by Anne Marie Gerhardt
Did you know the first daily newspaper in the United States started in Philadelphia in 1784? Or that the first general purpose computer was constructed at University of Pennsylvania in 1945 by six women?
Dan Krause, top executive at United Methodist Communications, said we can thank these early pioneers for embracing change. “Computers once the size of a room are now on our wrists and in our pockets because of people who embraced a new and different way of doing things,” said Krause, who addressed the United Methodist Association of Communicators annual meeting during the morning plenary at the historic Arch Street United Methodist Church in Philadelphia on March 8. “Embracing change is something we all know a little bit about as United Methodist communicators.”
Krause said as we live into change across the denomination, UMCOM has been evaluating how they can be effective leaders in embracing communication shifts. Up against competing voices and ambiguous communication channels, Krause said the agency is focusing on four objectives: engaging, equipping, claiming and nurturing.
“We’re aligning our messages and creating spaces for communicating with three main audiences: members, leaders and seekers,” said Krause. “For all of these, we seek to create dynamic content targeted to the interests of each of these audiences along with clear communication channels utilizing a variety of mediums for each, including a website, an e-newsletter, social media channels, and emerging fields like messaging apps.”
Another area Krause said that UMCOM is growing and adding emphasis is support for local churches in their communications outreach.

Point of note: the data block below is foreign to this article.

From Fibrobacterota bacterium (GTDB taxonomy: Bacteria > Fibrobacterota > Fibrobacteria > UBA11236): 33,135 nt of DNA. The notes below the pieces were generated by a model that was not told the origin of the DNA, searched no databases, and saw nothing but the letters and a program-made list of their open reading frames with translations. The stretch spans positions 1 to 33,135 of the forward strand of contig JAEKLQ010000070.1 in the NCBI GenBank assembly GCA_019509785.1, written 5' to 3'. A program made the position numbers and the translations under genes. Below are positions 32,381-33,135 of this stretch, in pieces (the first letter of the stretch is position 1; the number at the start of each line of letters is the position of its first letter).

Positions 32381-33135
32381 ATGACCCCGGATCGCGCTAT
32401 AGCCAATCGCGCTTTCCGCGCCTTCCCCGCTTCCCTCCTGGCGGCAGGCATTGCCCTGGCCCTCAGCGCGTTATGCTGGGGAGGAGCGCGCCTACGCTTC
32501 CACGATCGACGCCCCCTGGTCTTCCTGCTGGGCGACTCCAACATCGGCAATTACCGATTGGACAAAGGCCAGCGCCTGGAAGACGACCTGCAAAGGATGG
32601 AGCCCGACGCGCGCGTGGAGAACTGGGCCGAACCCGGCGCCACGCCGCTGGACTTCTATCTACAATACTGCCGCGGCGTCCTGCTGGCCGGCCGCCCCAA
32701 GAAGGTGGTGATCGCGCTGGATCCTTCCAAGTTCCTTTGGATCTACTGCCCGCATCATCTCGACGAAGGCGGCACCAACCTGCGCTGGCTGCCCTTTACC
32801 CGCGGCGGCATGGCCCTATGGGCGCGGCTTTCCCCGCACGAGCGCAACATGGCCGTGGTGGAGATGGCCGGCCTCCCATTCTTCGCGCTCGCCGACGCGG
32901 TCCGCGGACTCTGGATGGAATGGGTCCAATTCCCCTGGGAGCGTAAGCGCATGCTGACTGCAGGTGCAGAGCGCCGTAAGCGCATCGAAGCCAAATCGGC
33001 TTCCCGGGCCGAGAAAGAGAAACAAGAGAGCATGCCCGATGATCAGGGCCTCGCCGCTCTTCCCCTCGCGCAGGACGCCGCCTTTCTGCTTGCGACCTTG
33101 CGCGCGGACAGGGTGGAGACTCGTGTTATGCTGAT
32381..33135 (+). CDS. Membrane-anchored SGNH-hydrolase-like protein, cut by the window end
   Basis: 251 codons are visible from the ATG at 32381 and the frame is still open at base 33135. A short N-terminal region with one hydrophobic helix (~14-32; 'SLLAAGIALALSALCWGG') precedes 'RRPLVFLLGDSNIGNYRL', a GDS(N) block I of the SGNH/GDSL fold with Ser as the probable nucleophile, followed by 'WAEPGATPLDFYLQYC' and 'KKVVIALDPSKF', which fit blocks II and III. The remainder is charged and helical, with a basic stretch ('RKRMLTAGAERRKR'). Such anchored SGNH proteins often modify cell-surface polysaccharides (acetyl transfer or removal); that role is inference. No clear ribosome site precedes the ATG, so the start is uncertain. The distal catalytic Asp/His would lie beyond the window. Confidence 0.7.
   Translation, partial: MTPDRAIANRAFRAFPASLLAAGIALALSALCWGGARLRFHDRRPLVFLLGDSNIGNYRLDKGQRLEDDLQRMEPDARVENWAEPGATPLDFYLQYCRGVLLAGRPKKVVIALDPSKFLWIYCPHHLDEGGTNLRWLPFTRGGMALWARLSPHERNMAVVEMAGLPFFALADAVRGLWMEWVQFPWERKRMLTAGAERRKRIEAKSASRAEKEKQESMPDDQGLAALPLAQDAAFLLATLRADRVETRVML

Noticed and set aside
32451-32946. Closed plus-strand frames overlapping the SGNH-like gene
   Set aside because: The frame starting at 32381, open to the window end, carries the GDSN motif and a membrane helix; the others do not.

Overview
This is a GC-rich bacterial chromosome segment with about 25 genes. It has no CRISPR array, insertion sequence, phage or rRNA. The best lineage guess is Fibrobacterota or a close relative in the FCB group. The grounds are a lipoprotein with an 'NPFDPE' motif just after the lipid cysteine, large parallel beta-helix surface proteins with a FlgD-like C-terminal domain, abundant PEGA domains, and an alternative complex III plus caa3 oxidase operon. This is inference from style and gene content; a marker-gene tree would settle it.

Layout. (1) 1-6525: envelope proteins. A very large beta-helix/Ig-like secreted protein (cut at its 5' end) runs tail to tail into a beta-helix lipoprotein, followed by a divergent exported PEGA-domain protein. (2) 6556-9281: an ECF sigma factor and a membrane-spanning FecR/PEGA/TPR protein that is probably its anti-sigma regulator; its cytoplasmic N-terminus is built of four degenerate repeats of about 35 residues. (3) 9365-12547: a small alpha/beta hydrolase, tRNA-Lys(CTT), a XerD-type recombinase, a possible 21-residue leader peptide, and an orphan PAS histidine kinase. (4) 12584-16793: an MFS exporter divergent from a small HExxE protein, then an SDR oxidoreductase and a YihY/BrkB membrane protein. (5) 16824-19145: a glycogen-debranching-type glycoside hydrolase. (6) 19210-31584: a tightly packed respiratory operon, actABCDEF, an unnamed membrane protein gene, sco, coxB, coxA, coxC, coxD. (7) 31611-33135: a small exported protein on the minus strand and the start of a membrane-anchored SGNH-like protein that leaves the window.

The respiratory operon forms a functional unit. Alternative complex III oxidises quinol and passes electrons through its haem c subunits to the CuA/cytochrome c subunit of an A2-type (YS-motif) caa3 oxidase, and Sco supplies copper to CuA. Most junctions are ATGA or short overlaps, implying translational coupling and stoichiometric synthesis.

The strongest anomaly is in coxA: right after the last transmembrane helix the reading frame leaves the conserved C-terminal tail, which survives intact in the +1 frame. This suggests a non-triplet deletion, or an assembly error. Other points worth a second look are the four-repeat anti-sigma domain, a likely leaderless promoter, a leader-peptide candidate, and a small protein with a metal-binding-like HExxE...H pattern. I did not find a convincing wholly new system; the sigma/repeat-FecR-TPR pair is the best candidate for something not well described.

“We want the local church to be at the heart of all we do, and we are working to form stronger relationships with churches around the world who are looking at how to better communicate in their communities,” said Krause. “We’re revisiting what evangelism means in local context across the globe to ensure the local needs are met to share the Gospel of Jesus Christ.”
Finally, Krause emphasized UMCOM is working to give more support to serving thechurch globally, “representing all its faces and voices.”
“We are building out all of our communication channels to be multilingual and reflect the cultural contexts of the church,” said Krause. “Our vision is to change the world by sharing the Gospel of Jesus Christ. As communicators, it is our privilege to tell the stories of those who are indeed changing the world.”
Krause said many of these changes are being rolled out now or will be in the coming year. But he said the work and talents of communicators across the denomination are being noticed and making a difference in people’s lives.
“As we share stories of God’s grace, communication has the power to connect people with hope. And that is something that will never change.”
Anne Marie Gerhardt is director of communications for the Northern Illinois Conference.
Photo by Matt Brodie.